Re: hydraulic problems with DC-10's??

From:         Robert Dorsett <>
Date:         10 Dec 92 00:52:08 PST
References:   1 2 3 4
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Before starting: the left pylon assembly weight, btw, was 13,477 lbs, from 
the accident report.  A whole bunch of figures had been floating around...

In <airliners.1992.106@ohare.Chicago.COM> Michael Weiss writes:
>In any case, my point is that there would have been a severe weight unbalance
>between the wings, and I have doubts that it could have been countered by the
>ailerons.  The whole reason that there was a negative roll moment was that the
>left wing STALLED, not that it lost lift directly from the retracting slats.
>I'm still not convinced that even WITH the slats extended it could have been

Allow me to throw in my $0.02 worth.  

1.  A slat increases the maximum effective lift coefficient for a wing section. 
How this is done is irrelevant to this discussion: the result is that the 
lift coefficient goes up.  Slats permit the wing to produce a greater lift at 
slower airspeeds, i.e., they drive the stall speed down.  When used with 
trailing edge flaps, they offer even better lift characteristics, and improve 
handling characteristics.

2.  If we take away the slats, then the maximum lift coefficient goes down.  
By definition.  This means the stall speed goes up for the resulting 
configuration.  By definition.

3.  The accepted procedure was to climb at V2 until 800' AGL, then to lower 
the nose and accelerate. 

For a normal, undamaged aircraft, at 379,000 lbs, V2 was 153 knots.  

In the damaged aircraft, the minimum controllable airspeed, with a 4 degree 
left bank, into the missing engine, was 159 knots.

Therefore, if the crew were to fly a standard engine-out profile, at 153
knots, they would have been beneath the minimum controllable airspeed for
the damaged aircraft (159 knots).

During the investigation, the NTSB asked 13 qualified pilots to fly various
takeoff profiles.  70 takeoff simulations were flown.  All crashed the
airplane when flying the crash profile.  Several pilots, when left to their
own devices, and with extensive knowledge of the events, managed to control 
the airplane, nonetheless, by recognizing the initial roll and applying full
opposite aileron and significant rudder, and lowering the nose to gain air-
speed.  All pilots who received appropriate feedback, via a functioning 
stickshaker, and who increased their airspeed to stay above the stickshaker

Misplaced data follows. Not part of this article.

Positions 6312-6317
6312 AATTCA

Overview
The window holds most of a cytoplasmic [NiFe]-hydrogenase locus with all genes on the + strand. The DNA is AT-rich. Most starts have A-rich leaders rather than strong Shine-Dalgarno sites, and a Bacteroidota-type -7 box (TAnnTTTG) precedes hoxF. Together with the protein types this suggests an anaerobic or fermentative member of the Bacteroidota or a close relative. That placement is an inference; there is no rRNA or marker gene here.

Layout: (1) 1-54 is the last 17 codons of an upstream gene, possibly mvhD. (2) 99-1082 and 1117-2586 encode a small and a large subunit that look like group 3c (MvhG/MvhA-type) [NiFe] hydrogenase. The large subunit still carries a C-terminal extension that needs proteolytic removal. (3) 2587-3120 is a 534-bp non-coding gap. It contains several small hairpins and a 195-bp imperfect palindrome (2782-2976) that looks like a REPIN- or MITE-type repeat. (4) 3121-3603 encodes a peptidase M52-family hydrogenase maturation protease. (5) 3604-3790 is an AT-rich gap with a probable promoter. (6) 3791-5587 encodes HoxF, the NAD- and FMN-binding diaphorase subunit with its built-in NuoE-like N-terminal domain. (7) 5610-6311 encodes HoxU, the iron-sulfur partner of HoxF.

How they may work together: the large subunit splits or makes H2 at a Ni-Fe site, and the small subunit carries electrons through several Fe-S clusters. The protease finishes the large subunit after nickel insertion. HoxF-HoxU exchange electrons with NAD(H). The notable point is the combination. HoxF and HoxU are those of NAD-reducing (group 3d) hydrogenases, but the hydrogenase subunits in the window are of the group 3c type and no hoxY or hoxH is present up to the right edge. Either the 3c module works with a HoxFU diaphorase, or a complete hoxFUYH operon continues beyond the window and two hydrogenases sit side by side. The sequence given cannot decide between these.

value--168 knots--saved the airplane.

I really fail to see what the problem is, here.  The engine fell off after
V1.  This didn't affect the aerodynamic characteristics of the wing itself: 
it became a control problem.  It also killed the electrical system driving 
the captain's stick-shaker, and killed a hydraulic system.  The latter 
caused the slats to retract within 20 seconds of failure.

The slat retraction DID affect the wing: it then became both a control and 
aerodynamic problem.  Exercising established control practices in an 
unknown aerodynamic regime crashed the airplane (I'd love to know whether
this went into Airbus's "pilot error" database :-)).  Had the slats remained
down, the airplane would have survived the engine failure, even with the 
failure of the stall warning system.  Other airframe manufacturers have 
manual locking mechanisms for their slat jackscrews.  McDonnell Douglas 
relied on hydraulic pressure to hold it all together.

Incidentally, this problem wasn't corrected: the SUX DC-10 also experienced 
extension of its slats after it lost all its hydraulics.

I'd suggest you obtain a copy of the accident report (NTSB-AAR-79-17), and
look it over, closely.  It has more than enough data for back-of-the-
envelope calculations.  Nothing in it suggests that weight or moments 
following engine separation played a significant role.

Lastly, I'd note that there was SIGNIFICANT public and industry concern 
about the DC-10's safety after this crash: the FAA's extraordinary grounding
of the airplane, inappropriate though it may have been, is testimony to 
that.  All of the manufacturers had something to contribute, and a great 
deal of manpower was invested in finding the cause.  There was REAL concern
that the airplane wasn't airworthy, even by FAA's standards.  Every analysis 
or comment I've ever seen on this crash has concentrated on the slat retrac-
tion being the proximal cause for the crash.  I've never seen the weight 
issue raised.  If you have "hard" evidence that it HAS been, some references 
would be useful, since it's not a well-publicised theory.  If you're
basing your comments on classroom experience, as I believe you indicated,
it might be a worthwhile learning exercise to raise it in class, or print
this discussion and privately  discuss it with your professor: but be sure 
to let us know the outcome.


Robert Dorsett